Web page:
As elders age, more and more of their relationships become ones of trust. Eventually, they all are. It is one thing when this dependence stays within the family – quite another when the enterprises we must rely on to guard our health or wealth are strangers. The law recognizes this. The standards of the market place – where every man and woman must look out for themselves – should NOT govern those who make their money by inviting elders to trust them. For this reason there is a special law of trust that holds those who serve elders to a higher standard of conduct. The law says that these businesses and professionals owe a special duty of trust to elders, usually called “Fiduciary Duty.”
The Law of Trust
Generally, the law allows people to put their own self-interest first. There is an exception, however, when an enterprise depends on the trust of others to run its business. Under the law those enterprises owe a fiduciary duty to put the interests of their clients and customers before their own. So it is every man and woman for themselves except when they vow otherwise. Fiduciaries vow otherwise. So what are their special duties?
What Does it Mean to Have a Duty of Trust to an Elder?
A fiduciary may not profit from his or her position of trust at the expense of the elder. Fiduciaries must fully disclose to the elder any conflict of interest they may have in their dealings with them. If the elder gives the fiduciary money, the fiduciary must account for what he or she does with it. Before acting, a fiduciary must tell the elder what he or she is doing on the elder’s behalf. If fiduciaries do not follow these duties, they are liable for any and all harm the elder suffers as a result.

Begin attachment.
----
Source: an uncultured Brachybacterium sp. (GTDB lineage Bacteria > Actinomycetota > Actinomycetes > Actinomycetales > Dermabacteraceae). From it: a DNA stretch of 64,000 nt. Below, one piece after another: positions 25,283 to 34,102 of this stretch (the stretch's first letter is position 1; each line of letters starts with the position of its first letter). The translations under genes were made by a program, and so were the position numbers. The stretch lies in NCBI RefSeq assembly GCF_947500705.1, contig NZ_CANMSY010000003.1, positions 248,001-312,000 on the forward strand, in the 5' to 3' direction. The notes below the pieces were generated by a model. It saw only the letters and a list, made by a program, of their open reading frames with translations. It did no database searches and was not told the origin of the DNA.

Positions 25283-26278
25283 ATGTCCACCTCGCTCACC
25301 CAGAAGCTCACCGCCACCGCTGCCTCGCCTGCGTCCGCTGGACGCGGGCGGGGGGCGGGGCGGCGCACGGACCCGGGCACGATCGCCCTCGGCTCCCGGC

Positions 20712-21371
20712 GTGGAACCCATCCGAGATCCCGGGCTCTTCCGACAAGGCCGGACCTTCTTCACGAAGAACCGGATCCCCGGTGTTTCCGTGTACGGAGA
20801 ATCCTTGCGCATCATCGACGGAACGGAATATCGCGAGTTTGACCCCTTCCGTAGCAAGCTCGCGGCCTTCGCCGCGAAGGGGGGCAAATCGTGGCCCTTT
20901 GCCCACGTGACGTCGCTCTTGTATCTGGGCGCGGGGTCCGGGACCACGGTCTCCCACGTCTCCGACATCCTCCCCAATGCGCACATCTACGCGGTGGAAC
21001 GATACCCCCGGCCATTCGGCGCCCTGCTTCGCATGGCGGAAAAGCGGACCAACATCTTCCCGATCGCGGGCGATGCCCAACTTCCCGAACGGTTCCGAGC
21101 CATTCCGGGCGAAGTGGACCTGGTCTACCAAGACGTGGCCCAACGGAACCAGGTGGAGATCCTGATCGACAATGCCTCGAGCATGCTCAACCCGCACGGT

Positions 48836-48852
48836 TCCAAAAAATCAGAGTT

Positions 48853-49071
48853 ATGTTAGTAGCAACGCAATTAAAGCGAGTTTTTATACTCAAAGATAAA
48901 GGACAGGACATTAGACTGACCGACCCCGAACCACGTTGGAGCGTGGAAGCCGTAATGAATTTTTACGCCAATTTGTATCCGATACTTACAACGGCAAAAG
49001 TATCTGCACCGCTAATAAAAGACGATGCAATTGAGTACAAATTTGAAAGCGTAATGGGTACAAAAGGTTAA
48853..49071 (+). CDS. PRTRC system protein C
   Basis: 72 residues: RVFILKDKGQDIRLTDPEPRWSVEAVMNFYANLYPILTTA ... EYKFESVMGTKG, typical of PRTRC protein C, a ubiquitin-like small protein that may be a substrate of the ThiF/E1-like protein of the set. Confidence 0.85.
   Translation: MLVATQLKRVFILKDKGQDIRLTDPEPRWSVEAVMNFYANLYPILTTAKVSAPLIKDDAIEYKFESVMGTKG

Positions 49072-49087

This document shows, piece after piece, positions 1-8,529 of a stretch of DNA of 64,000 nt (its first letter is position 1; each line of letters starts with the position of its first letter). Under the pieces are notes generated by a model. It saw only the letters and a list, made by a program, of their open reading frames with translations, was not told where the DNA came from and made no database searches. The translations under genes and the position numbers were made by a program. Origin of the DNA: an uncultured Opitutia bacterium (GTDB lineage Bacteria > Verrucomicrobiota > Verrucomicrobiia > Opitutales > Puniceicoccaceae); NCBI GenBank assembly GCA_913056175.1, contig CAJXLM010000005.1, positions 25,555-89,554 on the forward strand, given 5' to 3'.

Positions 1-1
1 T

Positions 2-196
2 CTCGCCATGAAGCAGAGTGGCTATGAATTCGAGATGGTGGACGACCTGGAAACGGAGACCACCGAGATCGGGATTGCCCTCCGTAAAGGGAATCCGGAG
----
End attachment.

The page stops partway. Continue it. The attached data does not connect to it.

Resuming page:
WHO Has This Duty of Trust?
For starters, most professionals who serve the elderly have this duty – lawyers, financial advisors and investment advisors lead the list. Those who act as trustees or who have been given special powers by elders, like those with the powers of attorney or health (or other agency powers) are also held strictly accountable for their actions as fiduciaries. Recent California case law extends the duty of fiduciary to doctors and health care companies (McCall v. PacifiCare of California, Inc.). Most importantly, businesses and corporations – such as hospitals, nursing homes and other care providers can and do have fiduciary duties to elders when they care for them.
Who Can Elders Trust with Their Money?
This may come as a surprise – but practically any person or corporation who does business in California with people over 65 now has a duty to take special care they do not harm the elder when they do business with them. Several years ago California amended its elder abuse laws to say that any person who wrongfully takes real or personal property from a person over 65 must pay it back. What’s wrongful? The statutes say that if a person (or business) takes such property when he or she knows or should have known that the taking would likely harm an elder, the law will presume it is wrongful.
The Bottom Line:
As the numbers of elders grow, more and more enterprises are being formed to serve their needs. Many of them are now publicly traded corporations or professional firms. Nearly all depend on the trust elders and their families place in order to do business. The general law of the marketplace – “Buyer Beware” – should not apply to their actions. Instead, these enterprises can and are held to a higher standard. Those businesses which depend on the trust of elders must respect it by placing the elders’ interests before their own. If they violate this law of trust, they can and should be held accountable.